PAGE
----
For the MCU, the Thor franchise should be one of Kevin Feige’s proudest accomplishments. He took something than ran its course by the 2nd movie, and with Taika Waititi’s help found a way to pivot the character onto a new, exciting path. Suffice to say, my expectations were pretty high with Love and Thunder after the delight that was Thor: Ragnarok. Unfortunately with Love and Thunder, we might be hitting what William Shakespeare would describe as the “too much of a good thing” range of the pendulum.
After Avengers: Endgame, Thor (Chris Hemsworth) and his buddy Korg (Taika Waititi) left New Asgard under control of Valkyrie (Tessa Thompson), opting to go on more adventures with the Guardians of the Galaxy. Meanwhile on Earth, Thor’s ex Jane Foster (Natalie Portman) has been diagnosed with a terminal disease. Built with a desire to “keep fighting,” a desperate Jane travels to New Asgard to see if any of Thor’s magic can help solve what science cannot. Conveniently, also with eyes on New Asgard is Gorr (Christian Bale), nicknamed the God Butcher, which might prove perilous to, say, The God of Thunder.
I get the feeling watching Love and Thunder that this is the MCU’s version of a Saturday Morning Cartoon. Waititi has said in interviews that every actors’ kids gave him inspiration to put their fantasies onscreen. So in a movie built by kids for kids, of course there’s two screaming goats driving our band of heroes from one locale to the other and a bunch of crazy worlds with funny accents. The movie goes from glossy colors to black and white and back again to keep those kids’ attention. Hell, one of the major plots of the movie involves kidnapped children who may or may not get the chance to be superheroes. Waititi’s silly energy is all over Love and Thunder: that boundless childlike imagination finding some really funny stuff more than a few times, especially for kids. The best runner is Waititi giving the hammer Mjolnir and axe Stormbreaker personalities like Dr. Strange’s cloak, which works everytime Hemsworth treats them like a former/present lover.
So what’s the rub? Well, in this case, when you design something to be a kid fantasy, you’re inclined to leave out what kids might call “sad stuff.” Tonally, Love and Thunder skews way too hard into quippy and funny territory. Narratively, this can get irritating because when we’re supposed to be scared for our characters, they’re joking all the way through, undercutting any tension the scene wants to happen. I can understand why Thor might downplay everything since he’s a god, but why would Jane Foster completely ignore her diagnosis, and more importantly, why would Valkyrie, running New Asgard, be so laissez faire about all the kidnapped children of the people she’s sworn to protect? These choices undercut their characters pretty hard, and put them in positions they’re not as talented as Chris Hemsworth is to be naturally funny. At least Christian Bale, since he’s the villain, gives us a weird, modulated performance with not a lot of screen time like the pro that he is to give the audience a different beat. But all of the joking at his expense completely undercuts any menace he might have brought to the part, and “mehs” through the real tragedies that have befallen his character. All these little issues basically ruin the stakes of the final fight, which the movie undercuts in the end credits aggravatingly as well. Thor: Love and Thunder is great for kids yes, but its ONLY great for kids, failing to live up to the MCU’s high standards of entertainment for all ages.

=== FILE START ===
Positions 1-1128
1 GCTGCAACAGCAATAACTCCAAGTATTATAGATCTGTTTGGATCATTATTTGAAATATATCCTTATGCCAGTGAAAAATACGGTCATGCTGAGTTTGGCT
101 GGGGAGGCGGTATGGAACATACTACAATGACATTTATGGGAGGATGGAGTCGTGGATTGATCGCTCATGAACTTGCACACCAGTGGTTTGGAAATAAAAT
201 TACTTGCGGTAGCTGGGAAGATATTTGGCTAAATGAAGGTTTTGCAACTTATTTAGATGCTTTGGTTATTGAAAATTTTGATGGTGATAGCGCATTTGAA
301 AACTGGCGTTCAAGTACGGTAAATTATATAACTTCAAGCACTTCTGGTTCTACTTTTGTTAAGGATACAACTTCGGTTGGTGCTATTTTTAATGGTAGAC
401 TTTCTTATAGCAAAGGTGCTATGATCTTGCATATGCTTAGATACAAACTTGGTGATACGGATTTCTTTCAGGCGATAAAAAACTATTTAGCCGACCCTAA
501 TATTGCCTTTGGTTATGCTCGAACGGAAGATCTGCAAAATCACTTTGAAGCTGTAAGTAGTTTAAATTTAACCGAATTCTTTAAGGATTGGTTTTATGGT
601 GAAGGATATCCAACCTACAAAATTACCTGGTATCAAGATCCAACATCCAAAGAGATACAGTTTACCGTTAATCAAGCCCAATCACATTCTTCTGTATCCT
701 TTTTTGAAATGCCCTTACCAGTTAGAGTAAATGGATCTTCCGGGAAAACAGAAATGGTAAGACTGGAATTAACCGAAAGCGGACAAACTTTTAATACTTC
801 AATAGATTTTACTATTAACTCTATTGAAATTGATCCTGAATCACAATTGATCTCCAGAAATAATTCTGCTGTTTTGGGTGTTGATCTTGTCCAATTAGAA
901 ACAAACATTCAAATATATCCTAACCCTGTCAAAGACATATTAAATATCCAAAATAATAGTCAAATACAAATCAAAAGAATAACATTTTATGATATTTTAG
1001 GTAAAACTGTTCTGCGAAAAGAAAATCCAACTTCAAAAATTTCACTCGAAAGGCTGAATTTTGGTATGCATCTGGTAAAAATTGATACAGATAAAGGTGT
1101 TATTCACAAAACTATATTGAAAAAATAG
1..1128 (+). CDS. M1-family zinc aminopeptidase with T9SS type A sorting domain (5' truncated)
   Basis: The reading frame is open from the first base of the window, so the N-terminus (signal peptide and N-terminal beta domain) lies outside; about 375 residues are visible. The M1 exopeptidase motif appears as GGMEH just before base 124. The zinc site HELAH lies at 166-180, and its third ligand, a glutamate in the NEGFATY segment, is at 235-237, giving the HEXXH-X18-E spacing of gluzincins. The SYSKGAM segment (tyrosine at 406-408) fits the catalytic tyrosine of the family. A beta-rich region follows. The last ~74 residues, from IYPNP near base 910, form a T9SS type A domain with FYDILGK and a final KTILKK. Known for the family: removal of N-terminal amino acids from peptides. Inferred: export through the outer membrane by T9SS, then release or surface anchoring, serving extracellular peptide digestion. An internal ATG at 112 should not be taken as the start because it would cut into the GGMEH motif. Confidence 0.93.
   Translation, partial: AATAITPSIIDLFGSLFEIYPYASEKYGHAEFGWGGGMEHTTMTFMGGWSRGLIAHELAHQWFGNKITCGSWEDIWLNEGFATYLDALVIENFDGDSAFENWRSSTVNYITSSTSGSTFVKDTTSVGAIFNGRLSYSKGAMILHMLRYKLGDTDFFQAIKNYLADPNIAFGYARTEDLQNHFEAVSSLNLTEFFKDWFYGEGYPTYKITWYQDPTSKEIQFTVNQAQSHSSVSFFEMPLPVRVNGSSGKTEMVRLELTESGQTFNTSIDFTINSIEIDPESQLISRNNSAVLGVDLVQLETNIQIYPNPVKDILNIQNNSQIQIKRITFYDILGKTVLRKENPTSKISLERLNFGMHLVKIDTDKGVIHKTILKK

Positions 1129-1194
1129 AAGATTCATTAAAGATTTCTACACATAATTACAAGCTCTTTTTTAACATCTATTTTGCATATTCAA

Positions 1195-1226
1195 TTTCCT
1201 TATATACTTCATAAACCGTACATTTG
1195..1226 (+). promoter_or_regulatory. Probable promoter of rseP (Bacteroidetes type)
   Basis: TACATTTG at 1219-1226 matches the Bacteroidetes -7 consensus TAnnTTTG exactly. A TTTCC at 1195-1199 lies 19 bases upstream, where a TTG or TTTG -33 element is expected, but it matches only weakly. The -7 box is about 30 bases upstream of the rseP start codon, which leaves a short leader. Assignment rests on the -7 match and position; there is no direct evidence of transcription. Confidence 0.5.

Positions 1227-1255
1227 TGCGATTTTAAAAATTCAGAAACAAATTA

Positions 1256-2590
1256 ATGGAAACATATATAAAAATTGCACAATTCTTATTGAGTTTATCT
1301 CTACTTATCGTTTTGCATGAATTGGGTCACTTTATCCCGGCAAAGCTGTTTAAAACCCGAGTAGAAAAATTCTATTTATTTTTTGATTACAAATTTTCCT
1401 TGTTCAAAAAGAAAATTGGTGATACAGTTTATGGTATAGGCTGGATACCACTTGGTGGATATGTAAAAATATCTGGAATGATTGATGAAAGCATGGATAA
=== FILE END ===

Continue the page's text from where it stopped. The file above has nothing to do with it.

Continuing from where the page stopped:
But maybe that means Thor: Love and Thunder will be a blessing for parents? They probably won’t be super into it, meaning they can go do other, you know, parent activities while their kids can see screaming goats, Guns N Roses songs, and Thor butt. I take it back, the ladies and gay men might stick around for that scene in particular. Now THAT’s entertainment for all ages!